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Breaking down the barriers: Competition, syndicate structure, and underwriting incentives

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  • Shivdasani, Anil
  • Song, Wei-Ling
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    Abstract

    We argue that the entry of commercial banks into bond underwriting led to the evolution of co-led underwriting arrangements and lowered the screening incentives of underwriters. Lead underwriters in co-led syndicates faced weaker incentives to screen issuer quality. In boom markets, issues underwritten by co-led syndicates were more likely to be involved in financial misrepresentation events. Underwriter incentives in co-led syndicates were particularly weak in industries where commercial banks stole substantial market share. Similar patterns do not hold in bust markets where investors are likely to engage in their own information collection efforts. Our results suggest that competition may have an adverse effect on the incentives of financial intermediaries in market environments where their information production is more valuable to investors.

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    Bibliographic Info

    Article provided by Elsevier in its journal Journal of Financial Economics.

    Volume (Year): 99 (2011)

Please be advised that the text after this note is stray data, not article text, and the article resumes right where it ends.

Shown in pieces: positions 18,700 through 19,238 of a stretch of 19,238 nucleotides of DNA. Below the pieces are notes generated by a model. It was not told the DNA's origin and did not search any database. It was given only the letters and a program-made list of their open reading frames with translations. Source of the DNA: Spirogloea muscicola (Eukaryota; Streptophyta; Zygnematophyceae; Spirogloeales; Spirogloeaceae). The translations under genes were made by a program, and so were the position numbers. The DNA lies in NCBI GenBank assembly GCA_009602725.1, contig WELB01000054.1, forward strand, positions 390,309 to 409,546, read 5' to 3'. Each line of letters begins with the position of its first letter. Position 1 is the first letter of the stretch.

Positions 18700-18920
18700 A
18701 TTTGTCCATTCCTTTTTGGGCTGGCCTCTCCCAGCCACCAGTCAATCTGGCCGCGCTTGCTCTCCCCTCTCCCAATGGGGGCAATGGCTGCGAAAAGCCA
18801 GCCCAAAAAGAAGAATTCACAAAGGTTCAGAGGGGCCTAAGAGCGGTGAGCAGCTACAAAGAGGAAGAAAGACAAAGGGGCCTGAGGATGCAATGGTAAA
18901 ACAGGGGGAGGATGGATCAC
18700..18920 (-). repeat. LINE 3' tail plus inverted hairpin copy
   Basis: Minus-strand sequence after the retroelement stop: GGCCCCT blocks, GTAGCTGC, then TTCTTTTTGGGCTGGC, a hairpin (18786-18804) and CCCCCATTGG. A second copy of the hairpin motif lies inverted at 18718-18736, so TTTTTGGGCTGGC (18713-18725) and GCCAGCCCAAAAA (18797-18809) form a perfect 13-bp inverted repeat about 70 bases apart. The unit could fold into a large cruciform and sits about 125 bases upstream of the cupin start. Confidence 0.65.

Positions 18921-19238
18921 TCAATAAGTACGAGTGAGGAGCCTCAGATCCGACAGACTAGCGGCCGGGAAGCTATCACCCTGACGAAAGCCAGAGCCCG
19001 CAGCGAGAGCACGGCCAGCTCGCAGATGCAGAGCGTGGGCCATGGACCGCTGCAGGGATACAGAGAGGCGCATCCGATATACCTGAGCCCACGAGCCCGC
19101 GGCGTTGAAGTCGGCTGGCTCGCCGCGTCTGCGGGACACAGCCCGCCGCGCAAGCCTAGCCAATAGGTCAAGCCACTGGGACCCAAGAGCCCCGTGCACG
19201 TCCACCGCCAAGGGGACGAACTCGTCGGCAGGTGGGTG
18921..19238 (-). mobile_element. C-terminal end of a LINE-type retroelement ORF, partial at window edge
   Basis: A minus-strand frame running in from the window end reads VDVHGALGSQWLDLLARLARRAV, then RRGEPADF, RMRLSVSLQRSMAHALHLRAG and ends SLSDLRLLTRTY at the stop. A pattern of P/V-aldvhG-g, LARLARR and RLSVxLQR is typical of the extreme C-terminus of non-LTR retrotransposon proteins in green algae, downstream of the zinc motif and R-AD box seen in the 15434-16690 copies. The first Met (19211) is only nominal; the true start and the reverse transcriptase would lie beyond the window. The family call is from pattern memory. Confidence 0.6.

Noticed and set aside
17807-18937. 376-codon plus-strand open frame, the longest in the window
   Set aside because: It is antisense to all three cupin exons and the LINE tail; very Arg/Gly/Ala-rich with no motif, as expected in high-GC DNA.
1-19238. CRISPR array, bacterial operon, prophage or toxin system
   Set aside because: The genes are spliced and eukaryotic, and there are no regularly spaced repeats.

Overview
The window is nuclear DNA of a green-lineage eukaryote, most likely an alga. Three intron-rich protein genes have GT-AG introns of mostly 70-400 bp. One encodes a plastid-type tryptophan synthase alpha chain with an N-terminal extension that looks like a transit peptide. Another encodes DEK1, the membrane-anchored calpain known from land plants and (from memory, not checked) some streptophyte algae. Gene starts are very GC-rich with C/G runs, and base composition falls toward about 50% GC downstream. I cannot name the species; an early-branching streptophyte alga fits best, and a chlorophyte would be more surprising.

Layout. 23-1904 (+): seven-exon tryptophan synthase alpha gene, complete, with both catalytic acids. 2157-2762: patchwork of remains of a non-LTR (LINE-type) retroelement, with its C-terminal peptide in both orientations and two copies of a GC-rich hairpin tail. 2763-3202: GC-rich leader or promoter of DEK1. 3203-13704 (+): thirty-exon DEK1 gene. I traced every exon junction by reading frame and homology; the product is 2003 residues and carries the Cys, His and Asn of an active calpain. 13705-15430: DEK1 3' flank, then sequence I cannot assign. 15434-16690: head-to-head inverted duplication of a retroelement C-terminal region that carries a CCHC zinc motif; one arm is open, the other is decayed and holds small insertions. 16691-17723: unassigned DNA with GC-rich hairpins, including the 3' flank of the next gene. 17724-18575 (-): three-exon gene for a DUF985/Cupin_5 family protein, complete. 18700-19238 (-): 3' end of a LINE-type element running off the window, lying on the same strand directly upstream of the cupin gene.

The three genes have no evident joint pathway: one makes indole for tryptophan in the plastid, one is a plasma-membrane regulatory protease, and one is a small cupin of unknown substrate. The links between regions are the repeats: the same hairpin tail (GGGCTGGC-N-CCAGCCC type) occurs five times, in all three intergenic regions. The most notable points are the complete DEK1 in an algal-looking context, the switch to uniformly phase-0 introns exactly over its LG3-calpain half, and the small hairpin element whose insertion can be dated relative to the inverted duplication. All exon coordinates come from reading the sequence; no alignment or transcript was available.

Issue (Month): 3 (March)
    Pages: 581-600

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    Handle: RePEc:eee:jfinec:v:99:y:2011:i:3:p:581-600

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    Web page: http://www.elsevier.com/locate/inca/505576

    Related research

    Keywords: Banking deregulation Underwriting Certification Investment banking Financial fraud;

    References

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    Cited by:
    1. Andres, Christian & Betzer, André & Limbach, Peter, 2014. "Underwriter reputation and the quality of certification: Evidence from high-yield bonds," Journal of Banking & Finance, Elsevier, vol. 40(C), pages 97-115.
    2. Christian Andres & André Betzer & Peter Limbach, 2013. "Underwriter Reputation and the Quality of Certification: Evidence from High-Yield Bonds," Schumpeter Discussion Papers SDP13006, Universitätsbibliothek Wuppertal, University Library.
    3. Liu, Wenchien & Miu, Peter & Chang, Yuanchen & Ozdemir, Bogie, 2012. "Information asymmetry and bank regulation: Can the spread of debt contracts be explained by recovery rates?," Journal of Financial Intermediation, Elsevier, vol. 21(1), pages 123-150.

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